In general I’ve preferred to use the phrase, somewhat tongue in cheek, ‘equal opportunities dater’.  It doesn’t just apply to gender identity and sexuality, I’ve been out with people much younger, and much, much older than myself.  I don’t have a ‘type’, beyond someone who makes me feel good about myself and doesn’t cause me loads of hassle.  Does that make me sound unfussy?  (Or as my friend kindly suggested, I’ll go out with anyone who’ll have me!)  I don’t mean it to, and anybody who knows me will confirm that I can be *extremely* fussy.  Just not about what school someone went to, what shoes they wear, how tall they are, or other surface or biographical characteristics.

Perhaps it comes from a sense that I don’t always make the right first impression, that it takes time to get to know me, and that some people’s perception of me changes dramatically once they do take the time to get to know me.  I like to extend the same courtesy to others.  Just because you are male/female, gay/straight, human/martian, or anywhere along those spectrums, does not mean we are not potentially compatible, something that is based on the *individuals* that we are on the inside.  You don’t hear people saying, “It didn’t work out because s/he’s a wo/man”, so why start out by saying, “It’s not going to work out because s/he’s a wo/man”.

I’ve always been like this.  I spent a while growing up wondering what it all meant, whether I was secretly gay and in denial.  None of the labels or hats seemed to fit, sexuality as it’s portrayed in mainstream popular culture just doesn’t seem to mean the same thing to me.  Later in life, after I found out I had Asperger’s, I started to discover that I was not alone in feeling like this.  Clearly it’s not a topic everybody is comfortable talking openly about, but some of the friends I did speak to at least understood what I meant, even if it was not their own experience.  What struck me was that most of the people who related to it (rather than just understanding or accepting it as a possibility) were also Aspies.  That made me wonder what role society has in shaping sexuality, and to what degree sexuality might be a Neurotypical concept.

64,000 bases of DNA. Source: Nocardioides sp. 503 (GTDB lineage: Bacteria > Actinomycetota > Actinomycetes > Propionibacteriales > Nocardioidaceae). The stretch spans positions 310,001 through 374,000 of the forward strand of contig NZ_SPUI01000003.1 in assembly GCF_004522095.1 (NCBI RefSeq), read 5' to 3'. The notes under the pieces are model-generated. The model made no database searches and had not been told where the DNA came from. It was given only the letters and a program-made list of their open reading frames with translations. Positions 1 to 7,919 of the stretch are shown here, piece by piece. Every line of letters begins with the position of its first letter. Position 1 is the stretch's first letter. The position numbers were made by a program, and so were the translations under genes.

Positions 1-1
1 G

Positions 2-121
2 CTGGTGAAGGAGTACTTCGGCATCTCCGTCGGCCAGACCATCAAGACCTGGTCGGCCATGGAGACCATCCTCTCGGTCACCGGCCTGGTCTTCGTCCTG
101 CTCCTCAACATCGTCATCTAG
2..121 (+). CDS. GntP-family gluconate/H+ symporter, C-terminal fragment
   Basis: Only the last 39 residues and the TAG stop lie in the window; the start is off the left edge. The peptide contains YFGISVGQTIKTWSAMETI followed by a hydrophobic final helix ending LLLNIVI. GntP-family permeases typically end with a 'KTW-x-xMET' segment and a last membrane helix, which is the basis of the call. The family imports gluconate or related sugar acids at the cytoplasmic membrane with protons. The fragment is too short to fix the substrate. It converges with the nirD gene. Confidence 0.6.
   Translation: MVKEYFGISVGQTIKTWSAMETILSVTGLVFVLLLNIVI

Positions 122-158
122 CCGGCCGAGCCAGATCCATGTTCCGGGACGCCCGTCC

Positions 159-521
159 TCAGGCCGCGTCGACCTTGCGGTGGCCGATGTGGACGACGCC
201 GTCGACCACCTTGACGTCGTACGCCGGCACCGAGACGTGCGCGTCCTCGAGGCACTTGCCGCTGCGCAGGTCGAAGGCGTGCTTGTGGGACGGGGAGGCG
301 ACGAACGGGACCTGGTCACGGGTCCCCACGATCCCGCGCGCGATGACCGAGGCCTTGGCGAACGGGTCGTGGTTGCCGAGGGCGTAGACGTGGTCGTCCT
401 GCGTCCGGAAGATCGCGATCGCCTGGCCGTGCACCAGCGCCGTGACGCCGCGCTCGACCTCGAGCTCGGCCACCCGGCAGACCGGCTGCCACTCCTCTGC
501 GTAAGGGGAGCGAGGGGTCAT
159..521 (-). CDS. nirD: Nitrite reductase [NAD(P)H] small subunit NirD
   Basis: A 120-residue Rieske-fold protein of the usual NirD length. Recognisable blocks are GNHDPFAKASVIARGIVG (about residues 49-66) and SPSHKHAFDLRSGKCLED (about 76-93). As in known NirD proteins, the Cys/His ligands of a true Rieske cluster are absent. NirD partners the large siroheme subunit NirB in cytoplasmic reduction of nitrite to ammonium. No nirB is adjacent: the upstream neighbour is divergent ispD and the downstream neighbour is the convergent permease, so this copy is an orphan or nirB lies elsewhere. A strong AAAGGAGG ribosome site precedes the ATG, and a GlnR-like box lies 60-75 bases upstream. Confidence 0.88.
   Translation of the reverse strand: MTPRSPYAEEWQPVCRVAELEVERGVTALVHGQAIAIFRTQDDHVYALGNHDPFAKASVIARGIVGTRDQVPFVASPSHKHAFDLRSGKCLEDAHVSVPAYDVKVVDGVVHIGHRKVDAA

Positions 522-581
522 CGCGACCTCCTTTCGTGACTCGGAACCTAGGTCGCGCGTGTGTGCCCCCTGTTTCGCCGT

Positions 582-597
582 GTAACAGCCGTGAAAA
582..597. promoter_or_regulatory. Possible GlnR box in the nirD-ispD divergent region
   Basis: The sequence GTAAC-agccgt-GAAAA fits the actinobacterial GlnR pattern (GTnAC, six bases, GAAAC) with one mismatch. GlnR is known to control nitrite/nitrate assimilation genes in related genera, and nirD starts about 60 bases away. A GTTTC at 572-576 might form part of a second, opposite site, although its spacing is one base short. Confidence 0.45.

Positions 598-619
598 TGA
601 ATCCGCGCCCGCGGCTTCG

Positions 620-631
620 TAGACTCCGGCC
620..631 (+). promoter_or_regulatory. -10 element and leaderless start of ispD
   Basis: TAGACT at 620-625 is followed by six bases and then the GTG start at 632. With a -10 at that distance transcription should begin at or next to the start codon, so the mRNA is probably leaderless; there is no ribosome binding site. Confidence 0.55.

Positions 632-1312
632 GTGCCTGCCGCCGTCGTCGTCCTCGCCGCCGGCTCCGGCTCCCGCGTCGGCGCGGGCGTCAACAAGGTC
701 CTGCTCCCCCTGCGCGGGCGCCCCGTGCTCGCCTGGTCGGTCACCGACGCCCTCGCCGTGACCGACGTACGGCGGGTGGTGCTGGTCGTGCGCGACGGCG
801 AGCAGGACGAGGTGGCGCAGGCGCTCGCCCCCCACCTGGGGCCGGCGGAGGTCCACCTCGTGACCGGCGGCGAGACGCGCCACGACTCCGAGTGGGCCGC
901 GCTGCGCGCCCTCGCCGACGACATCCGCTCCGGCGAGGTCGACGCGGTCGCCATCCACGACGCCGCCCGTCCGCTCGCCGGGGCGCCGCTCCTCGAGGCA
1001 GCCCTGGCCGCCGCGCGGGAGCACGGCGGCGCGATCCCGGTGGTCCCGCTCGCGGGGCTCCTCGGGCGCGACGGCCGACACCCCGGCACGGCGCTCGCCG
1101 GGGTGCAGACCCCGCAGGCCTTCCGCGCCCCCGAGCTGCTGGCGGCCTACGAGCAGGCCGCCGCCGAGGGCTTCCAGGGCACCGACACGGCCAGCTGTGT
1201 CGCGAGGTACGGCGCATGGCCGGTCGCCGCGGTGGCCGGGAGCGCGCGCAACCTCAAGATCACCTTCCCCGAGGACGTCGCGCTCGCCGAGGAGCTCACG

I’m not suggesting that everybody is a blank slate (although there are some proponents of this).  Clearly lots of people feel strongly that they have had very clear preferences from an early age.  Also, if sexuality were purely socially-determined, everybody would probably grow up like those around them (and there would be little variation within a culture).  However, in addition to varying along a spectrum between e.g., straight and gay, I wonder if people might also vary along another continuum – that between genetically-determined and socially-determined sexuality.

This is not a self-congratulatory, ‘hey I’m not a superficial person’ post – on the contrary, to make this choice requires a good working knowledge of what others consider desirable, and what constitutes superficial.  If, on the other hand, you happen to fall towards the socially-determined sexuality end, but (due to neurodiversity) have great difficulty in recognising, interpreting and understanding social messages about expectations and desirability, you might end up choosing partners based on a different set of criteria to those played out in everyday society.  If you don’t know what the Jones’ think about shoes, or you don’t care what they think about shoes, you might not mind if your partner wears shoes for comfort rather than fashion.  You might just prefer that they love your cats as much as you do, and bring you a cup of coffee in the morning.

© Catastraspie, 2013.

PS Happy New Year everybody!

Pansexual flag

Pansexual flag (Photo credit: Wikipedia)

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2012 in review

I quite like this aspect of using WordPress, a nice little 2012 activity summary:

The WordPress.com stats helper monkeys prepared a 2012 annual report for this blog.

Here’s an excerpt:

600 people reached the top of Mt. Everest in 2012. This blog got about 9,600 views in 2012. If every person who reached the top of Mt. Everest viewed this blog, it would have taken 16 years to get that many views.

Click here to see the complete report.

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Straw poll about co-existing conditions with ASC